Saturday, December 17, 2016

TSA Publishes Security Training NPRM

Yesterday the DHS Transportation Security Administration (TSA) published in the Federal Register (81 FR 91336-91401) their long-awaited rule on security training for surface transportation employees. Not only does this rule provide proposed requirements for training employees of railroads (both passenger and freight) and over-the-road bus (OTRB) companies, but it also makes supporting revisions to several other surface transportation security regulations.

According to the summary in the preamble to this NPRM the proposed rule would:

• Require security training for employees of higher-risk freight railroad carriers, public transportation agencies (including rail mass transit and bus systems), passenger railroad carriers, and over-the-road bus (OTRB) companies;
• Owner/operators of these higher-risk railroads, systems, and companies would be required to train employees performing security-sensitive functions, using a curriculum addressing preparedness and how to observe, assess, and respond to terrorist-related threats and/or incidents;
• Expand current requirements for rail security coordinators and reporting of significant security concerns (currently limited to freight railroads, passenger railroads, and the rail operations of public transportation systems) to include the bus components of higher-risk public transportation systems and higher-risk OTRB companies;
• Make the maritime and land transportation provisions of TSA's regulations consistent with other TSA regulations by codifying general responsibility to comply with security requirements; compliance, inspection, and enforcement; and procedures to request alternate measures for compliance; and
• Add a definition for Transportation Security-Sensitive Materials (TSSM). Other provisions are being amended or added, as necessary, to implement these additional requirements.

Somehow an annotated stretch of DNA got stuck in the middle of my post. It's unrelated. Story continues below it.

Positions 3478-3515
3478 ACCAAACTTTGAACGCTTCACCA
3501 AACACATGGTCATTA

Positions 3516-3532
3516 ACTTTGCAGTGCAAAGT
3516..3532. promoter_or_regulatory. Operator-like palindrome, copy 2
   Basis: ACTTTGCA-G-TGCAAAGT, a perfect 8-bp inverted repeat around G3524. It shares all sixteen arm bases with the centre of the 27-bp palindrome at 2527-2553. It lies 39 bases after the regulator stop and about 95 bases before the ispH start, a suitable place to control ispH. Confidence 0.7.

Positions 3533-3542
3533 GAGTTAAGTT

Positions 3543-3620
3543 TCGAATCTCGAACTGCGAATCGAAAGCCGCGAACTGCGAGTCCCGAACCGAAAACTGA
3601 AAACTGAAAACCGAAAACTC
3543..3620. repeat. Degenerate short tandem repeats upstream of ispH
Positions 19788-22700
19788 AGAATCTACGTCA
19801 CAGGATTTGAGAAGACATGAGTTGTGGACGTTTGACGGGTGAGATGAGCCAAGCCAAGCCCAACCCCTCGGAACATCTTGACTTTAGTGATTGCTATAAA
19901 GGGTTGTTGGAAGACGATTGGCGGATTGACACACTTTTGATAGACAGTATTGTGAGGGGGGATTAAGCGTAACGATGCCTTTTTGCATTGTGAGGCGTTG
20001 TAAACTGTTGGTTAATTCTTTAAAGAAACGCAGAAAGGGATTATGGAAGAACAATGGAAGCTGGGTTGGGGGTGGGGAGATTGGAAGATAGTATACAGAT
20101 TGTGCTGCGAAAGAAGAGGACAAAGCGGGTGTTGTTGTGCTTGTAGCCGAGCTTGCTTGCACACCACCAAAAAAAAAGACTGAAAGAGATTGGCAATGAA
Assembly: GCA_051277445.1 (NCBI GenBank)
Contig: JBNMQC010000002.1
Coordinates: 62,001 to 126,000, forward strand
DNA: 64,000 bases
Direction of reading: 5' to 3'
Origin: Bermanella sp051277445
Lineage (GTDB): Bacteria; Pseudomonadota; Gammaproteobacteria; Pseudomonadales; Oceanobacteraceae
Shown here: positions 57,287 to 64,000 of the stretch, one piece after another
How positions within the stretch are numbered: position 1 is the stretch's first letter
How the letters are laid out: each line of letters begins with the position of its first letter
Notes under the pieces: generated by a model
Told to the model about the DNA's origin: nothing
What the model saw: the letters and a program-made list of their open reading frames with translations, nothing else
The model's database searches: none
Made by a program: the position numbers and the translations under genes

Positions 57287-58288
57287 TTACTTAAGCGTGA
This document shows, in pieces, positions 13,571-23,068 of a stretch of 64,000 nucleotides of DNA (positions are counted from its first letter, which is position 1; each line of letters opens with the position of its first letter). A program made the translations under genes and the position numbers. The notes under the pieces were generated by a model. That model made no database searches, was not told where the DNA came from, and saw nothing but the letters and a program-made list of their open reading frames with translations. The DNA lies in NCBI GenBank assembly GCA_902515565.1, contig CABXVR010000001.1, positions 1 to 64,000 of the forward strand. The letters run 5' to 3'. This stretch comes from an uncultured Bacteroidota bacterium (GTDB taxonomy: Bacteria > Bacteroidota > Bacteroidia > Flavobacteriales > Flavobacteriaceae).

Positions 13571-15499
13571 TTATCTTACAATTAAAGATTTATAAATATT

In this rulemaking TSA is proposing to add a large number of definitions to 49 CFR 1500. Many of these definitions are being adopted from other places in the CFR. New and revised definitions being added include:

Training Requirements

The general security training requirements are outlined in the new Subpart B of 49 CFR 1570. Modal specific requirements will be found at §1580.115 (freight rail - FR), §1582.115 (public transportation and passenger rail - PT), and §1584.115 (OTRB). The modal specific requirements are all essentially the same with some minor wording variations reflecting some basic differences in type transportation provided.

Owner/operators would be given 90-days from the adoption of the final rule to complete their development of a security training program and to submit that program to TSA for review and approval. TSA would be given 60-days to approve the program or require changes to be made. Existing employees would then have to be trained in accordance with the submitted training program within one year. New employees could work in security-sensitive positions could work up to 60-days under ‘direct supervision’ (not specifically defined) before receiving the required training.

There would be four required components to be covered in the training:

Assess; and

Public Comments

The TSA is soliciting public comments on this NPRM. Written comments may be submitted via the Federal eRulemaking Portal (; Docket # TSA-2015-0001). Comments should be submitted by March 16, 2017.

In addition to comments about the actual proposed rulemaking (much of which is mandated by law), the TSA is also seeking specific feedback on five questions concerning implementation of the rule:

• The preferred avenue to submit security training programs to TSA, such as through email, secure Web site, or mailing address;
• TSA is proposing to use accumulated days of employment as one of the factors triggering whether an employee must be trained and requests comment specifically on how to calculate accumulated days and to ensure contractors are not used to avoid the requirements of this proposed rule;
• The use of previous training to satisfy requirements in the proposed rule;
• Options for harmonizing the proposed training schedule with existing training schedules and for adding efficiencies with other relevant regulatory requirements, including identification of any laws, regulations, or orders not identified by TSA that commenters believe would conflict with the provisions of the proposed rule; and
• Options for ensuring training is effective in the absence of proficiency standards.